Thursday, April 24, 2014

Big Dig - Spring Roots

Today we dug over wintered roots.  There is nothing quite like the flavor of freshly dug roots in spring - new flavors after the long winter.

First we dug parsnips.  Parsnips are a white root from the carrot family.  They are sweet and even sweeter when allowed to winter in the soil for spring harvest.  Usually parsnips are big, and people worry that the centers are tough and woody.  This year we had to plant a second crop and some were not thinned, so we have some small parsnips.  These are the elite - delicate and quick cooking.  I have scrubbed, topped, steamed about three minutes, drained sliced lengthwise and cook with butter in a heavy skillet just to the point when they turn golden and slightly brown - caramelizing with the butter is sweet and rich.  Delicious!

Then we dug sunchokes.  These are also known as Jerusalem artichokes - neither from Jerusalem, nor related to artichokes.  In fact they are indigenous tubers that are related to sunflowers.  They have a crisp nutty quality, and I often use them in place of water chestnuts.  They can be eaten raw, cooked or pickled.  I do not peel - just scrub where the skin overlaps to remove any soil.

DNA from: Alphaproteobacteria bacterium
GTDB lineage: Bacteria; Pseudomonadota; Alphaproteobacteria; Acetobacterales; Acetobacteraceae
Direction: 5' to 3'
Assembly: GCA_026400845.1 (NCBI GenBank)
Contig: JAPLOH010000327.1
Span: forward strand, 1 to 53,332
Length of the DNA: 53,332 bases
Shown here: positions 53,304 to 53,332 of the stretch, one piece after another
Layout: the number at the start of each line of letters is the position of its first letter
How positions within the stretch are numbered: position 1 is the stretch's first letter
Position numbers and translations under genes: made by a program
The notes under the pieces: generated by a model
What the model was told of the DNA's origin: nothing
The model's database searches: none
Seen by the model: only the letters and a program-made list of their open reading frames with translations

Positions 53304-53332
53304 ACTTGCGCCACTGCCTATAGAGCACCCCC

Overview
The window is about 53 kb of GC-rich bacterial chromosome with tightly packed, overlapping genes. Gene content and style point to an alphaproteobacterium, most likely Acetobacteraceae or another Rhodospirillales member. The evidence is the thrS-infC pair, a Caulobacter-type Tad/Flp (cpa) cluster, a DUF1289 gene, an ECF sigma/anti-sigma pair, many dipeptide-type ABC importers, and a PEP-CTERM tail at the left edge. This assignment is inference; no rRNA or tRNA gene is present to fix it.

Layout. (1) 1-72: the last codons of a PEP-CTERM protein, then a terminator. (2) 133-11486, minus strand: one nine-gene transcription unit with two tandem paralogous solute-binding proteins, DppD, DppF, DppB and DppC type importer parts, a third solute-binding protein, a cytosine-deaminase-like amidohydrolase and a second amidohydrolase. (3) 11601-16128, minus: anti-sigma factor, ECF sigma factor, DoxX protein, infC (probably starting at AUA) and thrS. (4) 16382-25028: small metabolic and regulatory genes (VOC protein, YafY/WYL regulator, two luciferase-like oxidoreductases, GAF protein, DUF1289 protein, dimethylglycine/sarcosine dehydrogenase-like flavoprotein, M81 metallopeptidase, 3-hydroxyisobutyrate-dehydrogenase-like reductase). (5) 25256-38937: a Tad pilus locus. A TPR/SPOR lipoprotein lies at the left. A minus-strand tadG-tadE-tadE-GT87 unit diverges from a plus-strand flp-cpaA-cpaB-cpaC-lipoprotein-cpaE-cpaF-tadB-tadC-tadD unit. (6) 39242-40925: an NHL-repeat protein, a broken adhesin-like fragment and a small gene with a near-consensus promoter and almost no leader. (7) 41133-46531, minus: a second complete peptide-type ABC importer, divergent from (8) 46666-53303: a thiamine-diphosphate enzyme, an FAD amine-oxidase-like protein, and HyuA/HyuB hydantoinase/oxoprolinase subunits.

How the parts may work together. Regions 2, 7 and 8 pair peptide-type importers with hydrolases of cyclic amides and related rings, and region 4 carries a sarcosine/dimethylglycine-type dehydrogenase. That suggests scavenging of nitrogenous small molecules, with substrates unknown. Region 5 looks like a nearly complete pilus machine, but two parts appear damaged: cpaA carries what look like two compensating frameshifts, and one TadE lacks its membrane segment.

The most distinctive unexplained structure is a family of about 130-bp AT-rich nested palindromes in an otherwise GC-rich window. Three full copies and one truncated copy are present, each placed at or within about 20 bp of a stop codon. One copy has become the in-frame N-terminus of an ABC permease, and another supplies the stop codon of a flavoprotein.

My favorite is to scrub, cut into thin slices, saute with a fat or oil that will take heat, and add minced garlic and tamari or soy sauce just before serving.  Ken makes pickles with a salt brine, turmeric, garlic and hot pepper; the pickles retain their crunch and the slight nutty quality really comes out.  These roots are also sought by people as they contain inulin, related to insulin that often helps with blood sugar issues.

Finally Ken dug the burdock root, known as gobo in Japan.  There people consider it a health food - good for a spring blood cleanse and toner.  Add burdock to soups, stews, and also cook gobo and carrots cut in match stick shapes in a style called kinpira;  it uses vegetables of the season - squash in fall, peppers and eggplant in summer, and gobo and carrots in spring.  The kinpira recipe can be found here

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